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Barry AustreicherBy MARTIN ZEILIG

Second Lieutenant Barry Austreicher admits that his parents were “always sceptical” about his desire to join the Canadian Armed Forces.
But, they are accepting of his decision now.

“A lot of my friends thought it was a great career move for me because it was a perfect fit,” said this solidly built, soft spoken 27 year-old Orthodox Jew from Montreal and member of the Royal Canadian Air Force, who joined the CAF in January of this year and completed his basic training in April.

2Lt Austreicher, who works in Operations at 438 Tactical Helicopter Squadron Canadian Forces Base St. Hubert, Quebec, is on temporary duty now for Phase 1 Flight Training at 3 Canadian Flight Forces Training School in (Centre Port) Portage la Prairie– about 85 kilometres west of Winnipeg.
“I always liked the military life and the challenges it brings,” 2Lt Austreicher said during a recent interview. “And, I always wanted to be a pilot.” He explained that this first phase of training at 3 CFFTS is designed to see if the student has the motor skills to be a pilot, as well as the rate at which “you can learn a lot in a very short amount of time” about planes and aviation.
“Luckily, I have experience, so it’s easier for me,” said 2Lt Austreicher, who has a degree in finance from Concordia University.
“I have a private pilot’s licence with about 160 hours flying in a Cessna 152 and 172 and in Piper Cherokees.” When asked, he said his second career options within the RCAF might have been air traffic controller or an Air Combat Systems Operator (navigator).
“But, being a pilot was my main choice,” 2Lt Austreicher, who’s also fluent in French and Hebrew, emphasized. “I’m very set on being a pilot in the RCAF. Everywhere I go, they (aircrew) say, ‘There’s no bad cockpit.’”
2Lt Austreicher acknowledges that it’s challenging being an observant Jew in the CAF. “Every time I go to a new base I need to fill out a religious accommodation form stating my needs to observe the holidays and kosher requirements,” he said.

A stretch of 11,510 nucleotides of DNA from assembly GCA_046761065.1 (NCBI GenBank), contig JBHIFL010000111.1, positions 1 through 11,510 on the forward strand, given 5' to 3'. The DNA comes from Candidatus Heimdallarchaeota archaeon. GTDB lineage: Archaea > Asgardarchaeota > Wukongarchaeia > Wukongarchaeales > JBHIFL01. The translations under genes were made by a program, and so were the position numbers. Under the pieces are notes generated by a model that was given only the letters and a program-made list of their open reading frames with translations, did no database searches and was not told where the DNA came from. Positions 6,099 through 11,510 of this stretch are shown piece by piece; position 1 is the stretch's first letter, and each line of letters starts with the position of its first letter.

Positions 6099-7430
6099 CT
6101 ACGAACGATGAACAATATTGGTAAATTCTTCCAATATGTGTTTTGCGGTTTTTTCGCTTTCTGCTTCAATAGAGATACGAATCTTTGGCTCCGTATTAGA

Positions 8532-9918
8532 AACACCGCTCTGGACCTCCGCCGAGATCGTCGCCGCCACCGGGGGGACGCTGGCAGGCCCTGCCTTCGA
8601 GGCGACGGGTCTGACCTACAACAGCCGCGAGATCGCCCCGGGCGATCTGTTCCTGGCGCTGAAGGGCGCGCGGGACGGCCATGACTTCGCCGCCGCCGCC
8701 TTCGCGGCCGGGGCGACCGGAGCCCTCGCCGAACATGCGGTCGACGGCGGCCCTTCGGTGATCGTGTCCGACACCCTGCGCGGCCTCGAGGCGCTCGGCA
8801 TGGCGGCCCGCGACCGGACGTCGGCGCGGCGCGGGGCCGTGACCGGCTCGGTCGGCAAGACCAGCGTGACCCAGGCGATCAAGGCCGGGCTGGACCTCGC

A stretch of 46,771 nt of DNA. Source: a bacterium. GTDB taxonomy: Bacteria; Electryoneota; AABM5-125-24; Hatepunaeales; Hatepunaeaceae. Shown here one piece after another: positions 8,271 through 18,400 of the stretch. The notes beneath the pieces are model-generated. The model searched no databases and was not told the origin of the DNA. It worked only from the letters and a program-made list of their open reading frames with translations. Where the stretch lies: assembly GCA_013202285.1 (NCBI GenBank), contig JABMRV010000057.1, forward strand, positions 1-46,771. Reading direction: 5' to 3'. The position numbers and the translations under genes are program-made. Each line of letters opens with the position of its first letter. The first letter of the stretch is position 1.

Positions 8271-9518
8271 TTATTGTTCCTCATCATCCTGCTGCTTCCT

“It’s been good for the most part. During basic training, they ordered me a catered Passover meal. I had the seder in the field. So far, I’ve never had to work on Saturdays. My colleagues are very supportive. I’d have members turning the lights on and off for me during basic training.”

2Lt Austreicher remarked that during basic training there were people asking him what he was doing when he was eating matzah, so he shared some with his colleagues.
He also mentioned that the Second in Command of his platoon gave him time to pray in the mornings in a private room.
“I have the obligation to work on Saturdays,” said 2Lt Austreicher, an avid hockey fan, who has one sibling– an older brother. “I hope it won’t have to come to that. But, if I have to do it to save lives, then I’ll do it. Just like if you have to eat on Yom Kippur to save your life. Then, I’ll do it.”
His first “point of contact” when he arrives in a new city is the Chabad, observed 2Lt Austreicher, who gets into Winnipeg every weekend for Shabbat. “They always welcome every Jew with open arms and are very accommodating,” he said. “They make you feel very comfortable when you don’t know anybody, especially when you’re not at home.”
The Chabad is a community-based not-for-profit organization, dedicated to providing a Jewish experience for every man, woman or youngster who walks through its doors, regardless of background, affiliation, or level of commitment, says the Chabad-Lubavitch of Winnipeg website.
“Today, over 3,500 Chabad institutions are located in more than 85 countries, with a new center opening on the average every ten days,” according to other online information. “A Chabad House is a ‘Jewish Center’ and a Chabad rabbi is a rabbi, period.”
“Now, my parents are supportive of me being in the RCAF,” 2Lt Austreicher added. “As a whole, the CAF is very accommodating with all kinds of religions.”
But, when it comes to protecting the country, they expect you to do your duty, he said.